Everest: Wally Berg
Combine the total number of Mount Everest summits of all the seasoned mountaineers at Base Camp this season–Dave Hahn, Apa Sherpa, Conrad Anker, David Breashears, Dr. Peter Hackett, Russell Brice, Michael Brown, Wally Berg–and the figure would surpass at least 100.
From these notable summits come a few notable anniversaries. May 13 marked the 20th anniversary of the 1990 American Everest Lhotse Expedition, during which Wally Berg and Scott Fischer became the first two Americans to climb the world’sfourth-highest peak. (Both Berg and Fischer also went on to summit Everest.) Fischer died on Everest in 1996, but Wally Berg, 55, owner of Berg Adventures International, has gone on to lead mountaineering expeditions all over the world. A few words from an old-school Everest mountaineer:
Give us the short version of your Mount Everest resume.
I’ve been on ten Everest expeditions. The first was in 1989. I’ve reached the summit of Everest four times, three of those expeditions have been autumn or post-monsoon expeditions. Seven have been spring expeditions. I was the leader for five of those expeditions.
What other Himalayan peaks have you climbed?
I’ve also climbed Cho Oyu and Lhotse. I’ve been climbing or trekking consistently in Nepal since my first expedition, which was to Makalu II in 1986. I’ve been to Nepal twice a year almost every year since then.
What sticks out in your mind about the 1990 American Everest Lhotse Expedition?
On May 10, 1990, our team put Glenn Porzak, Michael Browning, Pete Athans, Brent Manning and Dana Coffield on the summit, followed by Andy Lapkass the next day. Those were the years when a lot of people who had been trying to reach the summit were on their fourth or fifth attempt. That 1990 scene kicked off an era.
Scott Fischer and I had been invited on the expedition with the mandate that we would try to reach the summit of Lhotse before Everest. We reached the summit of Lhotse on May 13. We had the advantage that we were two friends climbing as a team above the yellow band with all the support of the team below us. But it was a bad day for weather: the winds were very high, and it was a total whiteout at the top.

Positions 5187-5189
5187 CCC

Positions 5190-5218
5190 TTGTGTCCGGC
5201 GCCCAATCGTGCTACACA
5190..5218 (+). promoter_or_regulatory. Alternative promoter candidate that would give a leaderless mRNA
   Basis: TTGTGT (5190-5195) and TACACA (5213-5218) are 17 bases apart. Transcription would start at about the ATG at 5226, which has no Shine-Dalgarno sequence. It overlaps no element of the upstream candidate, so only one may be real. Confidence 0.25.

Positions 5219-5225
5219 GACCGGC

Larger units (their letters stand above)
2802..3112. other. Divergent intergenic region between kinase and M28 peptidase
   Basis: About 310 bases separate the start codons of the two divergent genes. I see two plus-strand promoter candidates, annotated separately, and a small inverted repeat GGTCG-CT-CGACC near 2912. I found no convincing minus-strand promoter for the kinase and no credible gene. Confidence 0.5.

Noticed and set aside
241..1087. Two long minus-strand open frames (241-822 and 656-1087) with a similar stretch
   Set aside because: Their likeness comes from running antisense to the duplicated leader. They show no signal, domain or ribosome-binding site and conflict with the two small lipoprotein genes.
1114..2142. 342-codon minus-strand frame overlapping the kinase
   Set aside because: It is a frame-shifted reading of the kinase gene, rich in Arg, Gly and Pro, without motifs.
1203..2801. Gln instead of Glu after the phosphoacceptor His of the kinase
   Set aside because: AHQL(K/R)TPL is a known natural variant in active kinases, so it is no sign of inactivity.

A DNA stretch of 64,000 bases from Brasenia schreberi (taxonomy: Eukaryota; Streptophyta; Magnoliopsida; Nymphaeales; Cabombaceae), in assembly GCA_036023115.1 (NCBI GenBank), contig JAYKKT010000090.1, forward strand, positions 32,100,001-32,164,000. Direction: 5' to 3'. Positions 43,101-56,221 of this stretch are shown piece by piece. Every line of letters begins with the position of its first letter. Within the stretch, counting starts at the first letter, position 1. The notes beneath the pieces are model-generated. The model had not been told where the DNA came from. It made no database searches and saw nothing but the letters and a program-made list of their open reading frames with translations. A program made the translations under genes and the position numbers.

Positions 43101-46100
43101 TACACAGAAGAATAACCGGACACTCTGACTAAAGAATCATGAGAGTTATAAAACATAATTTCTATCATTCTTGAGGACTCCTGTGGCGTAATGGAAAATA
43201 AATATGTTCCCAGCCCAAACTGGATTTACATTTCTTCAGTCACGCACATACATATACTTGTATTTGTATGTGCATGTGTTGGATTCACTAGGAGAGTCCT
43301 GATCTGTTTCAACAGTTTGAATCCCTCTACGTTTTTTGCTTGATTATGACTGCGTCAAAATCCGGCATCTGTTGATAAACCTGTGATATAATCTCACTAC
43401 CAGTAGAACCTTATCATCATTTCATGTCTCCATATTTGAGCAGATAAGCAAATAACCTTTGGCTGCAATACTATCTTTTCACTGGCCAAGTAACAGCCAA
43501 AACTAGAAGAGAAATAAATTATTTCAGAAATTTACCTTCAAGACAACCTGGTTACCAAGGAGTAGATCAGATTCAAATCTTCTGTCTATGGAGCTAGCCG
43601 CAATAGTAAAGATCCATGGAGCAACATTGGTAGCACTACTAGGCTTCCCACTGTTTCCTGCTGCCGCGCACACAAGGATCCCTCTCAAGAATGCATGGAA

How tough is climbing Lhotse compared to climbing Everest?
Technically Lhotse is more difficult. It’s much steeper, but it’s 1,200 feet lower in the atmosphere, which makes it a different sort of climb. It’s much easier physiologically to climb Lhotse than it is to climb Everest.
In addition to guiding on Everest, you also did survey work for Brad Washburn in the '90s. What were you trying to accomplish?
We used GPS technology to survey Everest more accurately. It was mostly about movement of the plates. There were faults in this area, and there was a question as to whether the summit block was moving to the northeast. We were trying to figure out how high the rock earth of Mount Everest was opposed to the ice cap. I mounted a benchmark plate on what we determined to be the highest bedrock consistently exposed. That’schanged because there’s a lot more rock exposed near the summit now. In 1999 a few climbers went back and finished up the survey work and declared a new elevation for Everest: 29,035. But the official elevation accepted by China and Nepal is still 29,028.
Now you own and operate Berg Adventures International. What kinds of trips do you offer?
Berg Adventures International is just a continuation of what I had been doing since about 1988 when I first started guiding in Nepal. I’ve guided all the Seven Summits, do mountaineering adventures, and quality travel adventures. We are involved with our clients’ experiences from their initial dreams to the details of travel and healthmatters to communication with home.
Are there any records left to break on Everest?
Records on Everest have never appealed to me. The first time I walked here in 1989, I saw the Khumbu glacier and I saw the west shoulder of Everest and I went to base camp and I saw the Khumbu ice fall and I was in the Western Cwm. I was a mountaineer who was following history. When Messner and Habeler climbed Everest without oxygen in 1978 that had a profound effect on me. I’m a self-directed mountaineer. I don’t do it to go home and get accolades for being the first. I don’t need an excuse to go to any mountain in the world other than I love the mountains.
What is your advice for aspiring Everest climbers?
The mountain will put you through physical and mental and practical demands that you are going to have to rise to. Everest is something you do one step at a time. There are a lot of people who paid for an Everest climb that went nowhere. They had a fantastic trek to Everest base camp, but their wakeup call came in the Khumbu coughs and the emotional strain of living in the third world. I feel really strongly that it’s not anyone’s place to comment on who belongs on Everest because Everest is going to set its own standard of who belongs on Everest and it’s a very demanding standard.